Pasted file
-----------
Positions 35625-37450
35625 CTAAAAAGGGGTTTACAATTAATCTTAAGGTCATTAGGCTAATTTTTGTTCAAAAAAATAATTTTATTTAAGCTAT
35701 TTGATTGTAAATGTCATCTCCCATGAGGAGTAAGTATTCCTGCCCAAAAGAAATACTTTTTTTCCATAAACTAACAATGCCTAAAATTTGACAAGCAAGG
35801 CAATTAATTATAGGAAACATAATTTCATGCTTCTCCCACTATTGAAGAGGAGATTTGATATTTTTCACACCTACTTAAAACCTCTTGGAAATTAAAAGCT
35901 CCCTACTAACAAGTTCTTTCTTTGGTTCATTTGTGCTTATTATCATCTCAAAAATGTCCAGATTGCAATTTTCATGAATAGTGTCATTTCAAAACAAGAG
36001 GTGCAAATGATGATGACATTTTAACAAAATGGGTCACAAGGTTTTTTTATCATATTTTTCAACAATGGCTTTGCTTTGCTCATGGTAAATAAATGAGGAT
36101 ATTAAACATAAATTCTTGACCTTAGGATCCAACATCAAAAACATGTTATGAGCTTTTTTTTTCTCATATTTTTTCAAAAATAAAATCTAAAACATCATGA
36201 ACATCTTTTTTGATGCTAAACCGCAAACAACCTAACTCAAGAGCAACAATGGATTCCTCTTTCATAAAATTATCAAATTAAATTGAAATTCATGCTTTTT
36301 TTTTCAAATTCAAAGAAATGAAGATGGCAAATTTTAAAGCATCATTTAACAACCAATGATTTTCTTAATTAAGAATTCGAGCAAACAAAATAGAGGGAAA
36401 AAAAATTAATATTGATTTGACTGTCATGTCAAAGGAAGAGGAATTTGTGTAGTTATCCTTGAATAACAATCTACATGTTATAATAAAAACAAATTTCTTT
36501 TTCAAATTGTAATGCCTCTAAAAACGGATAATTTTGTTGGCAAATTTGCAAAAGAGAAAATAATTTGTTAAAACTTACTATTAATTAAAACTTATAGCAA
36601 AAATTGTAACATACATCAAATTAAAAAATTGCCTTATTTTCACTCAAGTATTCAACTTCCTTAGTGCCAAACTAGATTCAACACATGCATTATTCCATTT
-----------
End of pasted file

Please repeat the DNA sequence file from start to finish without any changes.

Positions 35625-37450
35625 CTAAAAAGGGGTTTACAATTAATCTTAAGGTCATTAGGCTAATTTTTGTTCAAAAAAATAATTTTATTTAAGCTAT
35701 TTGATTGTAAATGTCATCTCCCATGAGGAGTAAGTATTCCTGCCCAAAAGAAATACTTTTTTTCCATAAACTAACAATGCCTAAAATTTGACAAGCAAGG
35801 CAATTAATTATAGGAAACATAATTTCATGCTTCTCCCACTATTGAAGAGGAGATTTGATATTTTTCACACCTACTTAAAACCTCTTGGAAATTAAAAGCT
35901 CCCTACTAACAAGTTCTTTCTTTGGTTCATTTGTGCTTATTATCATCTCAAAAATGTCCAGATTGCAATTTTCATGAATAGTGTCATTTCAAAACAAGAG
36001 GTGCAAATGATGATGACATTTTAACAAAATGGGTCACAAGGTTTTTTTATCATATTTTTCAACAATGGCTTTGCTTTGCTCATGGTAAATAAATGAGGAT
36101 ATTAAACATAAATTCTTGACCTTAGGATCCAACATCAAAAACATGTTATGAGCTTTTTTTTTCTCATATTTTTTCAAAAATAAAATCTAAAACATCATGA
36201 ACATCTTTTTTGATGCTAAACCGCAAACAACCTAACTCAAGAGCAACAATGGATTCCTCTTTCATAAAATTATCAAATTAAATTGAAATTCATGCTTTTT
36301 TTTTCAAATTCAAAGAAATGAAGATGGCAAATTTTAAAGCATCATTTAACAACCAATGATTTTCTTAATTAAGAATTCGAGCAAACAAAATAGAGGGAAA
36401 AAAAATTAATATTGATTTGACTGTCATGTCAAAGGAAGAGGAATTTGTGTAGTTATCCTTGAATAACAATCTACATGTTATAATAAAAACAAATTTCTTT
36501 TTCAAATTGTAATGCCTCTAAAAACGGATAATTTTGTTGGCAAATTTGCAAAAGAGAAAATAATTTGTTAAAACTTACTATTAATTAAAACTTATAGCAA
36601 AAATTGTAACATACATCAAATTAAAAAATTGCCTTATTTTCACTCAAGTATTCAACTTCCTTAGTGCCAAACTAGATTCAACACATGCATTATTCCATTT